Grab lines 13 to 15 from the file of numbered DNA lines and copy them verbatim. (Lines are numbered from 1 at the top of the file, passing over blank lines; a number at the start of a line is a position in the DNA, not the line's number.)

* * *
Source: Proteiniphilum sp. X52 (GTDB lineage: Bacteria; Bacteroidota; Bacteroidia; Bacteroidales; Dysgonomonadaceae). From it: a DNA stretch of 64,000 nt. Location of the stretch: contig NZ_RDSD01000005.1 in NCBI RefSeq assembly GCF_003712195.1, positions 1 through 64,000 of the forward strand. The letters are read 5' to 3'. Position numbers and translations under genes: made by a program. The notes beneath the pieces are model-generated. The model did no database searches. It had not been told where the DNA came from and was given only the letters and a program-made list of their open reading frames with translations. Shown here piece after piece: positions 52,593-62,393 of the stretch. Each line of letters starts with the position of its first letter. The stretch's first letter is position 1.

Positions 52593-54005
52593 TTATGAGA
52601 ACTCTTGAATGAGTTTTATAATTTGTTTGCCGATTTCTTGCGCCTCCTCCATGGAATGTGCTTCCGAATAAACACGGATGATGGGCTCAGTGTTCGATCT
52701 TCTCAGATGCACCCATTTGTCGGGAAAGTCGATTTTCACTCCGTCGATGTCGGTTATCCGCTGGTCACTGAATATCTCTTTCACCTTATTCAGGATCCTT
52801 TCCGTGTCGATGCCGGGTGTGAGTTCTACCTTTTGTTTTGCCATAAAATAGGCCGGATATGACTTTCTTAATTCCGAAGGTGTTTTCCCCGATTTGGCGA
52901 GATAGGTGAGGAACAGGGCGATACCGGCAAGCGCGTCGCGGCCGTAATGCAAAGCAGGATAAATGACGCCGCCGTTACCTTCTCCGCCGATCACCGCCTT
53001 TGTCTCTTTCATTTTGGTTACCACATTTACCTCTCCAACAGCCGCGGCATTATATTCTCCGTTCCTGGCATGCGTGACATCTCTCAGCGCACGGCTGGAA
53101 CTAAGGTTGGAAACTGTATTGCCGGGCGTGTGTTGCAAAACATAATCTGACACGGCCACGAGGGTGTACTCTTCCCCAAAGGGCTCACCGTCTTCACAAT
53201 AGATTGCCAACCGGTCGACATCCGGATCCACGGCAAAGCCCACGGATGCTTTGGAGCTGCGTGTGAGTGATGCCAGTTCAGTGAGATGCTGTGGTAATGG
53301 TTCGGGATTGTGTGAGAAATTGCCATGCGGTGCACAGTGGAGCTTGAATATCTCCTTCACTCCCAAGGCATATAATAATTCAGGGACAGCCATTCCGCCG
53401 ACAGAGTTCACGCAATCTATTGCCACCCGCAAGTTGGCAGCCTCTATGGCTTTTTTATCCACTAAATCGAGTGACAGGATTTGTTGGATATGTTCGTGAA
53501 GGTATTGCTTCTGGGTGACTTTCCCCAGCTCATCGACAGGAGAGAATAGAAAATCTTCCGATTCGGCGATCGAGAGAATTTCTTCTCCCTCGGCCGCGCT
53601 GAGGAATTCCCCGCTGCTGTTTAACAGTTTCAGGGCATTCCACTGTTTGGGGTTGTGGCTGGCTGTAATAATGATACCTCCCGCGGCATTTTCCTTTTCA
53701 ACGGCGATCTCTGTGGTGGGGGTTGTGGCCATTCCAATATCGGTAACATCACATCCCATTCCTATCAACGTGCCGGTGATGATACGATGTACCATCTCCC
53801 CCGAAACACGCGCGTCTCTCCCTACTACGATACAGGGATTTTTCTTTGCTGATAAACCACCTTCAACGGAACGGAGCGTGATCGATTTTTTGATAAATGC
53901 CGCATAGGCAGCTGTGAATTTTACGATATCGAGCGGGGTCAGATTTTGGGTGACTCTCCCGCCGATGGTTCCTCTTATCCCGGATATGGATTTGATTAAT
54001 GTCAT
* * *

53501 GGTATTGCTTCTGGGTGACTTTCCCCAGCTCATCGACAGGAGAGAATAGAAAATCTTCCGATTCGGCGATCGAGAGAATTTCTTCTCCCTCGGCCGCGCT
53601 GAGGAATTCCCCGCTGCTGTTTAACAGTTTCAGGGCATTCCACTGTTTGGGGTTGTGGCTGGCTGTAATAATGATACCTCCCGCGGCATTTTCCTTTTCA
53701 ACGGCGATCTCTGTGGTGGGGGTTGTGGCCATTCCAATATCGGTAACATCACATCCCATTCCTATCAACGTGCCGGTGATGATACGATGTACCATCTCCC